By , Dave Heller
Published October 19, 2015
The formula for the Green Bay Packers so far in 2015 had been, for the most part, stellar play from Aaron Rodgers, a good enough rushing attack and a solid, underappreciated defense.
Well, that went out the window against the very pass-happy San Diego Chargers.
Rodgers was good, not great; the run game was barely used, but still managed to see its first 100-yard rusher; and Green Bay's pass defense was torched for 503 yards by Chargers QB Philip Rivers.
Yet, somehow, Green Bay escaped with a 27-20 victory at Lambeau Field. A win that quite honestly might be hard to explain when looking at the final statistics. But we'll do our best.
The recap of Sunday's game:
-- The Packers hadn't had a 100-yard rusher all season. James Starks, who had 77 combined rushing yards over the previous three games, was an unlikely choice to be the first to top that mark, but aided by a 65-yard run he did just that, compiling 112 yards on only 10 carries. Starks got the start at running back as usual starter Eddie Lacy, who head coach Mike McCarthy indicated is still slowed by injury, received only four carries (gaining only three yards). As a team, the Packers only had 17 rushes -- and that includes two by Aaron Rodgers.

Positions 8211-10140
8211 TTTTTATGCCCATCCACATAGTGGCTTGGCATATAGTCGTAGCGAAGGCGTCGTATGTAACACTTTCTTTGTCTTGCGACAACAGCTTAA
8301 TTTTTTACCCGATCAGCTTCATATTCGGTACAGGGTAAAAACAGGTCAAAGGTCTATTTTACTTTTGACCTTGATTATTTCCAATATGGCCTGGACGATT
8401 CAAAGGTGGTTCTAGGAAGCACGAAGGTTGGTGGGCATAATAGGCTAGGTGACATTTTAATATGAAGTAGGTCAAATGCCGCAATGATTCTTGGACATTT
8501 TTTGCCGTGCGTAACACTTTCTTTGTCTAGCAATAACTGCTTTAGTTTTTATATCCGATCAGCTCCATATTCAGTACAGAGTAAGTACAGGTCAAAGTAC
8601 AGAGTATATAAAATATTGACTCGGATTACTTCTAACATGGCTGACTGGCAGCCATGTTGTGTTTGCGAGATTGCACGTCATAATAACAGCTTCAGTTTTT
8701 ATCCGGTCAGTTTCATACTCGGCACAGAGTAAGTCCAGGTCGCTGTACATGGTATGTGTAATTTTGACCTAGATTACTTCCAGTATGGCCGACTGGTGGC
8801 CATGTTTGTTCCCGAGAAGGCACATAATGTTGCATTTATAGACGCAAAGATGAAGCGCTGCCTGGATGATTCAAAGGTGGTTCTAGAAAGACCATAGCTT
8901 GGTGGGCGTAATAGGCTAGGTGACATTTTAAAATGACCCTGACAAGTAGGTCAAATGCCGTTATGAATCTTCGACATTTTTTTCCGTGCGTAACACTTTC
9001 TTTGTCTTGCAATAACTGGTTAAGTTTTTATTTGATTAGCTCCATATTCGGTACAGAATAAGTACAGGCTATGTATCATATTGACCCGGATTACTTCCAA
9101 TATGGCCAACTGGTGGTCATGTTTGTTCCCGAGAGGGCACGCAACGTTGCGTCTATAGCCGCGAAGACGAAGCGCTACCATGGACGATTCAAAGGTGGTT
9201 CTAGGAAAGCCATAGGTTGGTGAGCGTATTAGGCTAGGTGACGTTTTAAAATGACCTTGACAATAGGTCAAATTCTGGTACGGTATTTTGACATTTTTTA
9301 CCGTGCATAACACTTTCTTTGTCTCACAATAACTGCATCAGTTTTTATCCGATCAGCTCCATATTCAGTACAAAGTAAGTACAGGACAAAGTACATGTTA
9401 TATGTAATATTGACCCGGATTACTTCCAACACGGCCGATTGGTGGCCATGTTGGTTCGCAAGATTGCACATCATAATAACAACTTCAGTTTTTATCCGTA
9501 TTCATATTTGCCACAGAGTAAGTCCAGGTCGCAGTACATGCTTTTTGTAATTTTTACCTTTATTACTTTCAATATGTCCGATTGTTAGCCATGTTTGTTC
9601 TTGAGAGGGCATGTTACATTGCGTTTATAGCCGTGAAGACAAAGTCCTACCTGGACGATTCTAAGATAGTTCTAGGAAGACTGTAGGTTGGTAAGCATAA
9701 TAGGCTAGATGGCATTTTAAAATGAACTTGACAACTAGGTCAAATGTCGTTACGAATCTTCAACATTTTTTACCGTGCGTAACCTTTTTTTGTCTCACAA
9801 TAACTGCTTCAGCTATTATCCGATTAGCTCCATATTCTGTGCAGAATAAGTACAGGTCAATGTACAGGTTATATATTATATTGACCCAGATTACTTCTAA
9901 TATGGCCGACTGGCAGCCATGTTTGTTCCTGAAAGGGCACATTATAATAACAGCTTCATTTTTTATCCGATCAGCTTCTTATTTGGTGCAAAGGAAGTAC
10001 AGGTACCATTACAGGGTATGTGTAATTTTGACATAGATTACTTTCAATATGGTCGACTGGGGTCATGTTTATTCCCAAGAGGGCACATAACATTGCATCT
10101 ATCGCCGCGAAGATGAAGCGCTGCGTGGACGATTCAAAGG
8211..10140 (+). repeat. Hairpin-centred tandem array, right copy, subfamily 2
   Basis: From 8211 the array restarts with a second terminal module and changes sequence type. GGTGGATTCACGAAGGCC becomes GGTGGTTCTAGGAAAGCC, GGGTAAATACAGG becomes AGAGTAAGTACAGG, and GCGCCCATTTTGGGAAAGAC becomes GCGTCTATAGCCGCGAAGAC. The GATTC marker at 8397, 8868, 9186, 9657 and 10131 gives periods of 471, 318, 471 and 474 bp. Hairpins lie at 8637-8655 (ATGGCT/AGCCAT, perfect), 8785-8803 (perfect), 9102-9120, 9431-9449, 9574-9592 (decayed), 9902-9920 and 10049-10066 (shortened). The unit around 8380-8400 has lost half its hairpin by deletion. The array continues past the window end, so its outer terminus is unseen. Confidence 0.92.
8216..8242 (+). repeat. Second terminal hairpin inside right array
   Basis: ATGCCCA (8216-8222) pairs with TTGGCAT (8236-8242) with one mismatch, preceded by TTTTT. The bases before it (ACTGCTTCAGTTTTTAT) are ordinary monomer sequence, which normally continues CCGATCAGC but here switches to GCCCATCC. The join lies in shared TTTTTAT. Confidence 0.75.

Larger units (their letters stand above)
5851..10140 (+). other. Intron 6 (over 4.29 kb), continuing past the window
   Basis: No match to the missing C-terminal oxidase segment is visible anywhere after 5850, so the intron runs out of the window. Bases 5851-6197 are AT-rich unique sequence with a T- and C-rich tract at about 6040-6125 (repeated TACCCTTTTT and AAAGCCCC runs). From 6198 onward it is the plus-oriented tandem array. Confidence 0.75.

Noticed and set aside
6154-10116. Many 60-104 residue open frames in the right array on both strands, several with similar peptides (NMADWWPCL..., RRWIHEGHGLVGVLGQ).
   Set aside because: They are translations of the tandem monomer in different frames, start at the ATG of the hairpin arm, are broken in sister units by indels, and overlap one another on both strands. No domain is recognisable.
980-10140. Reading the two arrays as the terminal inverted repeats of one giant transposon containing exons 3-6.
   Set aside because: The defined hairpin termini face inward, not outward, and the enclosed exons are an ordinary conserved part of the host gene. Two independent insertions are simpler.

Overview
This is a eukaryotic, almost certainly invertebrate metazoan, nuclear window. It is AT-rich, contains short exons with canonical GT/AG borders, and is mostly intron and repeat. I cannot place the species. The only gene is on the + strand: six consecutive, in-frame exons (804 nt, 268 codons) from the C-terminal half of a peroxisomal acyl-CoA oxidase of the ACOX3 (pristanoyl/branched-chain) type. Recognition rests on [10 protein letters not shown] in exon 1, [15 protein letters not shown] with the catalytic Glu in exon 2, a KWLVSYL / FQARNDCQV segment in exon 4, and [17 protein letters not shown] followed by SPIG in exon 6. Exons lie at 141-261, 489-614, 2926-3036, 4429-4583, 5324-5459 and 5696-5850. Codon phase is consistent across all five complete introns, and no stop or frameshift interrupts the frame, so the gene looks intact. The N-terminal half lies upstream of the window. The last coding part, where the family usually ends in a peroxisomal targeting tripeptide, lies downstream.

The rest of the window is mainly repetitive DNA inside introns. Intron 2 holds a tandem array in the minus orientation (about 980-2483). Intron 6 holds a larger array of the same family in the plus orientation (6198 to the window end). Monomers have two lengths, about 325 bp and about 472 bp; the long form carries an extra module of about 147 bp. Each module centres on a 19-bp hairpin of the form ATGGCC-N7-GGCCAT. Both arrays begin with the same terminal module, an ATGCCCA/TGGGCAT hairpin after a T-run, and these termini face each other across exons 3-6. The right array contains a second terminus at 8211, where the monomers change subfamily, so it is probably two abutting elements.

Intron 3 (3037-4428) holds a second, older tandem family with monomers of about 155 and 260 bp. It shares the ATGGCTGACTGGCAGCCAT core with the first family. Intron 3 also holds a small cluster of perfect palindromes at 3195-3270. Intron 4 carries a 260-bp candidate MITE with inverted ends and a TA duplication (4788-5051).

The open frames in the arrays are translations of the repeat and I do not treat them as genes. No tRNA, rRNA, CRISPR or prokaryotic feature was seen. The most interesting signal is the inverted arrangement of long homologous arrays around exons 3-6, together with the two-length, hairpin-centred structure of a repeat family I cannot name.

-- The wide receiver depth was tested after Ty Montgomery had to leave the game following an ankle injury. Jeff Janis stepped in with two big catches (he had a team-high 79 yards), but the Packers wideout only had six of the 16 catches. Cobb was largely invisible, with just two grabs for 38 yards and Montgomery also had two receptions, for 11 yards. This team really needs a healthy Davante Adams.
-- Besides Adams, Morgan Burnett, Nick Perry and B.J. Raji were all sidelined for this game. Raji figured to be a big loss as San Diego figured to try and get its running game going, but former Wisconsin Badger Melvin Gordon was benched after fumbling twice and the Packers held the Chargers to 60 yards on 21 carries (2.9 average).